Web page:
“I feel like in a year or two we’ll be sitting here talking about the girls and how they’re favored to win states.”
Lake Placid coach Bill Frazer — who’s won four boys titles and a girls championship — said one of the main factors in the Adirondack domination of Nordic skiing is the overall atmosphere of support that student-athletes get from the community, along with the effects of climate change, which are mitigated by local ski areas’ snowmaking capabilities.
“The first year I coached, I had 15 kids on the team. And then the numbers just dived; I remember there were some years where I had like three kids,” he said. “And then there was just kind of this wave of super-good athletes — Karl (Schulz), Scotty (Schulz) and Henry (McGrew) — that came through.
“We just had a really good crop of kids come through. And not to take away from us, but honestly I feel like the other sections are suffering in terms of the way the climate is going. Rochester used to be really strong, but I think the fact that kids are like, ‘Wait a minute, I don’t get to ski on snow most of the time? Why ski?’ and some of these top athletes are doing other sports.
“And it’s benefiting us because we have more of a ski culture,” he continued. “I give credit to the Lake Placid Ski Club, the young NYSEF programs, the Dewey Mountain programs, getting kids on skis at a young age because that’s probably the most important thing.”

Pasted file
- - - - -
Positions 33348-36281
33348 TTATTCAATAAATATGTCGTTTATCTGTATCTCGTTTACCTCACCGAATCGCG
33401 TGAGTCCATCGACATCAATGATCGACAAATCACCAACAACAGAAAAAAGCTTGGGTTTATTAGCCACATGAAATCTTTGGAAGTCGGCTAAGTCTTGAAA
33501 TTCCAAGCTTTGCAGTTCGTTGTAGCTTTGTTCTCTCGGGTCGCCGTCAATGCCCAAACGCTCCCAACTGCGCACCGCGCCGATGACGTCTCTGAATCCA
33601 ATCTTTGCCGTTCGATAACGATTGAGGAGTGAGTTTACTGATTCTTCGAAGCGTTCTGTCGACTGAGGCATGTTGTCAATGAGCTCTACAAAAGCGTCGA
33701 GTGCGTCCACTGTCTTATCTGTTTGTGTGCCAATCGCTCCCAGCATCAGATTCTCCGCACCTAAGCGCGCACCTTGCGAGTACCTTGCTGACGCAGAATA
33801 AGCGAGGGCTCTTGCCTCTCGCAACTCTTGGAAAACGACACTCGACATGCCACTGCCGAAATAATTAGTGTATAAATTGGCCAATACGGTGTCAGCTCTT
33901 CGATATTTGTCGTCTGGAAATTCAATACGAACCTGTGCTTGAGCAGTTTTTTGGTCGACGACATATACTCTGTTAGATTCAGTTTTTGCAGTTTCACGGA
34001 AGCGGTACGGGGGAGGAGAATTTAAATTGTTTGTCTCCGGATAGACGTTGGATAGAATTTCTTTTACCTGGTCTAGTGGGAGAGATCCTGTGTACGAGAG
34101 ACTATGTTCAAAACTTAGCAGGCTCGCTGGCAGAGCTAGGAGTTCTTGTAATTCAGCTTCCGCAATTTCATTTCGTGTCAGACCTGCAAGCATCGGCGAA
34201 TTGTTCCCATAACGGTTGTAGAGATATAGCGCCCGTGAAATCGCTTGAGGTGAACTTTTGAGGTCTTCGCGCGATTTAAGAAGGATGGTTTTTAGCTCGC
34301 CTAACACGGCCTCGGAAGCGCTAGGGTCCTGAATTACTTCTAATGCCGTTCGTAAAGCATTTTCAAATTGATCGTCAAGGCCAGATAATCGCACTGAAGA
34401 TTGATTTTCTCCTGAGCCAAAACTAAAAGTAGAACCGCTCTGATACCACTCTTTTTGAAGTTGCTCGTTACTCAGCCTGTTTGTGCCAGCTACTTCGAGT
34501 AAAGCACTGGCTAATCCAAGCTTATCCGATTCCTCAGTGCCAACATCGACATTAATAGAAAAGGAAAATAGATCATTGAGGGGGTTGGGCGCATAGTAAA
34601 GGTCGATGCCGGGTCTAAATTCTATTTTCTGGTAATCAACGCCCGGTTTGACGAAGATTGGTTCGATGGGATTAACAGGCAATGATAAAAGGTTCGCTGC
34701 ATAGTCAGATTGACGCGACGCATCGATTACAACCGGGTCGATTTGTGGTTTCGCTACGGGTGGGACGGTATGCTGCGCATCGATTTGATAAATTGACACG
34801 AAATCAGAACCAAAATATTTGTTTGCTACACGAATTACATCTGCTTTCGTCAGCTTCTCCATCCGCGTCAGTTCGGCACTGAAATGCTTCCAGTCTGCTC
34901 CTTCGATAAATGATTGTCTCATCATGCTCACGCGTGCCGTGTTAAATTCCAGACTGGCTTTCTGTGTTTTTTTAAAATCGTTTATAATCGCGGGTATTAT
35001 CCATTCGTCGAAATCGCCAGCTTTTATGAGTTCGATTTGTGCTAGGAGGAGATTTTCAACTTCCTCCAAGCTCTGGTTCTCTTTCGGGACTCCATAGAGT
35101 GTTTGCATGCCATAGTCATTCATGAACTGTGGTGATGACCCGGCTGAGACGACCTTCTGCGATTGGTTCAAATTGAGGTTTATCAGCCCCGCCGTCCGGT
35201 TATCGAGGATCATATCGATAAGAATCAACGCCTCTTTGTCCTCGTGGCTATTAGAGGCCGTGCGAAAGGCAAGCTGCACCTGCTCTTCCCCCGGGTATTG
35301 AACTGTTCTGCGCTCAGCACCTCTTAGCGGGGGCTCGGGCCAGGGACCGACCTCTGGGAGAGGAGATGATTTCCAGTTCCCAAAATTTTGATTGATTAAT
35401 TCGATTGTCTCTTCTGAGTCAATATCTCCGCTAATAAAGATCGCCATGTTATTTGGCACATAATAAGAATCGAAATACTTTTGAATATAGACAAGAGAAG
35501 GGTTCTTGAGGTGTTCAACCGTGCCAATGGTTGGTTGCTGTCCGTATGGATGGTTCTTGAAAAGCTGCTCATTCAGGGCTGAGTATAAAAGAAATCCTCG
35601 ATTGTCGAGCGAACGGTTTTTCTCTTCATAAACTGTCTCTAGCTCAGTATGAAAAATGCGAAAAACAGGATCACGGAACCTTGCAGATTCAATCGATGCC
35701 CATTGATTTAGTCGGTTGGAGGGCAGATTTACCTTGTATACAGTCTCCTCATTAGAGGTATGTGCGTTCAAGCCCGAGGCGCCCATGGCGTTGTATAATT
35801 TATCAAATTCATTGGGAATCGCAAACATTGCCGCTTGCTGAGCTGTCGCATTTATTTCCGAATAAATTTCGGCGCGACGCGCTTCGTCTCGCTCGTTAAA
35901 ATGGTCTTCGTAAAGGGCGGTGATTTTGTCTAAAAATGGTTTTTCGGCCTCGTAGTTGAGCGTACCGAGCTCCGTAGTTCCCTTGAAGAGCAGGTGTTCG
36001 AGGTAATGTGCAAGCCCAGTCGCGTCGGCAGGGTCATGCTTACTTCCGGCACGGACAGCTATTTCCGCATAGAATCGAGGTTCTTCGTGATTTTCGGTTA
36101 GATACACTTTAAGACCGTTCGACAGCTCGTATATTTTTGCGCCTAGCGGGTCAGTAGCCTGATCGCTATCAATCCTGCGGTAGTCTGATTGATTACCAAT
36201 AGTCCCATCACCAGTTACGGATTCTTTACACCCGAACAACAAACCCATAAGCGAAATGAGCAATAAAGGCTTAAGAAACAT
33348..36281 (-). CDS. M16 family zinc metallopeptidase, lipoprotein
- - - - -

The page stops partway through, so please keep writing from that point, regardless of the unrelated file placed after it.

Frazer and Kogut organize each race within Section VII and can often be seen coaching kids from either school. Each credited the collaborative effort of the schools, clubs and ski programs at both Dewey Mountain in Saranac Lake and Mount Van Hoevenberg in Lake Placid, the two venues where the teams’ seasons unfold.
“The key is making it more accessible for kids to ski, making it easier,” Frazer said. “I would love to see another school in this section pick it up, like Tupper (Lake) to get back into it, because that just feeds it and makes it more competitive.
“It’d be great to see more kids coming in. I would just like to see all the different clubs and schools and organizations working together. I think that’s the key to a strong skiing program. And that’s working right now.”
Frazer said that while he thinks his teams are unlikely to repeat as champions, Frantz or James Flanigan could be in the running for an individual title. But that doesn’t mean he’s rooting against the Red Storm.
“We’re really young,” he said. “And Saranac Lake is just too strong. I’d love to see them win. It’s a great thing.”
Kogut said two teams could give the Red Storm a run for their money, and one of those is the one his kids compete against twice a week.
“Lake Placid can never be taken for granted because they have great athletes, and if they have a good day, we just can’t look past them,” he said. “But when I look around the state, I really think HF-L is the team most likely to give us a challenge at the state meet. They have three really good athletes, and we’ll have to be at our best to beat them.
“We’re not looking past anyone.”
The NYSPHSAA Nordic ski championships are scheduled for Monday, Feb. 25 and Tuesday, Feb. 26 at the Gore Mountain Ski Bowl in North Creek.